Images are becoming increasingly important for online marketing. On social media, content that includes interesting and attractive images gets 94% more views than content without images. And with sites like Pinterest and Slideshare popping up, images are king.
But there’s more. When people are searching on Google, 37% say they are more likely to click on a link when there’s an image associated with the link.
When you sell online, images are even more important. According to a study by The Stanford Persuasive Technology Lab, almost half of the participants said that a website’s design is the number one indicator of credibility. In other words, if your website is visually appealing visitors will find your business to be more credible.
But what can you do if you are a small business and don’t have a big budget for marketing? How do you get quality images for your marketing?
You can pay for them. Google “clip art” and you’ll find a number of sites where you can purchase images for use in your marketing.
Flickr is a image-sharing social media site. Many of the images are licensed through Creative Commons and are available for you to use for free or for a small fee. There are some great photographers on Flickr but understanding which images you can and cannot use can sometimes be a challenge.
The cheapest and easiest way to get images for your marketing is to take them yourself. Just about every cell phone now has a good quality camera. Get in the habit of taking photos on a regular basis. I now have a stockpile of nature photos that I can crop and edit for my marketing. They are great for inspirational quotes.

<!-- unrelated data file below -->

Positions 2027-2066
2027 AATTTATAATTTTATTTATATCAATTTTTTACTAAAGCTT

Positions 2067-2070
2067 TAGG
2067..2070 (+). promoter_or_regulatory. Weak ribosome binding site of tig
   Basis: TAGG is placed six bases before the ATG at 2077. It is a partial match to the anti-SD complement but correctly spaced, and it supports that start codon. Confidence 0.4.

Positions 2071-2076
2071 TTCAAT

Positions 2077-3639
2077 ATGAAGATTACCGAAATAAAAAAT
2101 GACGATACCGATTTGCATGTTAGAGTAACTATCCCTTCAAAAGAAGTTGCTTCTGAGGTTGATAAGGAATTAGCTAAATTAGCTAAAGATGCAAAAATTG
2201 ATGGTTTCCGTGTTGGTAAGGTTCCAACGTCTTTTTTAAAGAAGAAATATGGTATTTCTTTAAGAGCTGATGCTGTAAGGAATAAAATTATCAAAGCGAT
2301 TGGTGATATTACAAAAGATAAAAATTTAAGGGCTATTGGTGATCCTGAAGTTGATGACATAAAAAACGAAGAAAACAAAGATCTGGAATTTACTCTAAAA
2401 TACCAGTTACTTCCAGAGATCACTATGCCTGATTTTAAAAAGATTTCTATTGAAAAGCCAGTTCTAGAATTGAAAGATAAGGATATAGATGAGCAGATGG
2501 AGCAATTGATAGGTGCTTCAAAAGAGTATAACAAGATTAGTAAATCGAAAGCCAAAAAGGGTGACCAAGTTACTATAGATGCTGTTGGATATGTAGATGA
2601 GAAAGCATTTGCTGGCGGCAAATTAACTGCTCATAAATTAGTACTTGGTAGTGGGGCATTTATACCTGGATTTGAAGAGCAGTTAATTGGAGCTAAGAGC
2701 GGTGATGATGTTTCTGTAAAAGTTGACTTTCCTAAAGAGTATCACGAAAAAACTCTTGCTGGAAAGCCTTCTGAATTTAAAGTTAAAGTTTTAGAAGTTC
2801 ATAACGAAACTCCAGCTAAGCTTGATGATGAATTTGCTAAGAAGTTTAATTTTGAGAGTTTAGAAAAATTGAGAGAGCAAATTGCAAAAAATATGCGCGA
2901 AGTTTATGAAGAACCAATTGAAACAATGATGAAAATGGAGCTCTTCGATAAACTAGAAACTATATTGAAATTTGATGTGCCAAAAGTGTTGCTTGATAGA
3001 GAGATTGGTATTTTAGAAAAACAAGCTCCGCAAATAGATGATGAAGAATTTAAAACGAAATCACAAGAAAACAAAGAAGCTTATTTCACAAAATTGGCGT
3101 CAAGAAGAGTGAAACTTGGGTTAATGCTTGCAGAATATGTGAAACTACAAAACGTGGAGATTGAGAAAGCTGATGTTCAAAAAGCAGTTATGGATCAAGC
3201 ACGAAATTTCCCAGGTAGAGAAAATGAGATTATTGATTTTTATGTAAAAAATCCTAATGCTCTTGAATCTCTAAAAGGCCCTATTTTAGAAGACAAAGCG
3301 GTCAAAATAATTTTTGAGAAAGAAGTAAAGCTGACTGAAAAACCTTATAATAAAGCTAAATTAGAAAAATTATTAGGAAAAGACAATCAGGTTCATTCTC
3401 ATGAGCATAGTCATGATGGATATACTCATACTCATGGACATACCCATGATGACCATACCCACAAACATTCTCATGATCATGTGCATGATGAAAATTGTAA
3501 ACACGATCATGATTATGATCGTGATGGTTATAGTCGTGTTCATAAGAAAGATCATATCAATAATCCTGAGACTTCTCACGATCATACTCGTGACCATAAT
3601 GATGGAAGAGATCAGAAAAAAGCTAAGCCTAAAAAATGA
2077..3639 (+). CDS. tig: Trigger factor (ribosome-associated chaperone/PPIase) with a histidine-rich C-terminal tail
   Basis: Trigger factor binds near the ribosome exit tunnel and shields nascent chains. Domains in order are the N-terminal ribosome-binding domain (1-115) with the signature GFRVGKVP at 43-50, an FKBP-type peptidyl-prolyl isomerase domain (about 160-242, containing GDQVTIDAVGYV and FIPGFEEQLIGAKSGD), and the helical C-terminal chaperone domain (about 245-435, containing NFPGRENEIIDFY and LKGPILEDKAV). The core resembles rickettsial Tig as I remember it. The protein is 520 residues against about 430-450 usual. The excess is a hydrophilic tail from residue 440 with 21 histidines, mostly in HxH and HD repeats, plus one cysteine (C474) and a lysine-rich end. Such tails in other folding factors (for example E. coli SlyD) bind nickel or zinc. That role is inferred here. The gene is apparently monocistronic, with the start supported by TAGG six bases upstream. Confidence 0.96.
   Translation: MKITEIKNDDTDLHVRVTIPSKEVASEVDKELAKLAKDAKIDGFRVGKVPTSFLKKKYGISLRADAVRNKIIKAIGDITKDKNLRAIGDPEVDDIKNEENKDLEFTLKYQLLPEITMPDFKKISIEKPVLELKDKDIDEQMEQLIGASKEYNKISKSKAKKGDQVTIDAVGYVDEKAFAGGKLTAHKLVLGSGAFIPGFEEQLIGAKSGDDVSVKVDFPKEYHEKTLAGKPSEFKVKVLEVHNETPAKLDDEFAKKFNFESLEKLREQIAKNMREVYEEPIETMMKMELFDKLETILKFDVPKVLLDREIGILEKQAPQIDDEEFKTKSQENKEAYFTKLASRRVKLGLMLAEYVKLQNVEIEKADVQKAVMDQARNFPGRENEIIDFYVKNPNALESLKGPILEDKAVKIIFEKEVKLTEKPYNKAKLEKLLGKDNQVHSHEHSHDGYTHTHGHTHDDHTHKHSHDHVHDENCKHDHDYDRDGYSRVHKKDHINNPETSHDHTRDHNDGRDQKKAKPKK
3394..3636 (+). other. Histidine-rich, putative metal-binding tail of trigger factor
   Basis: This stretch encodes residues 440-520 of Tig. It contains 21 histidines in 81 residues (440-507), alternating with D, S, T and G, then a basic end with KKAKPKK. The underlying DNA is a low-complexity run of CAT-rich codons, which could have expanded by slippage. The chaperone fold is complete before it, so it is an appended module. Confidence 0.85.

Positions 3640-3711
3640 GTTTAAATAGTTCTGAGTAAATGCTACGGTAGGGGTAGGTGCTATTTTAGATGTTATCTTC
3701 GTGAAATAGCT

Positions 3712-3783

I also will take targeted images. When I write a blog post I often put together some objects from my house and take a photo to accompany the article. Sometimes I use them as-is, other times a little Photoshop goes a long way.
In any case, if you haven’t been using images in your online and social media marketing, now is the time to start.
Andrea J. Stenberg
Where do you find quality images for your marketing? Leave a comment and share your sources.
Much of social media and online marketing can be described as “content marketing”. This is the process of creating informative, helpful, entertaining or engaging “content” as a means to attract prospects to your business, getting those prospects to know, like and trust you, then staying in front of these people until they are ready to buy from you.
A blog post (like this one), a video, an audio, photographs, infographics – anything that communicates.
The idea of a social media bomb (a concept created by Dreamgrow Digital) is that you take one great idea and turn it into a variety of media that you spread over a wide range of social tools. This way you reach more people without majorly increasing your workload.
They are also fabulous for SEO (search engine optimization). If you’re blogging regularly, you have new content for Google to index. By automating sharing your posts with your social media profiles, you can really expand your reach. And if you’re content is great, other people will help spread the word by sharing what you write.
But what happens when the well runs dry? What do you do when you run out of ideas?
I know that was the one idea that held me back from blogging initially. And I’m a writer! So I can easily understand why you worry about the dreaded writer’s block. That’s what this post is for –
Doesn’t matter what your business, you have certain questions that you answer over and over again. Whether it’s from a new client, a prospect or someone you meet at a networking event, people want to know certain things about what you do and how you do it.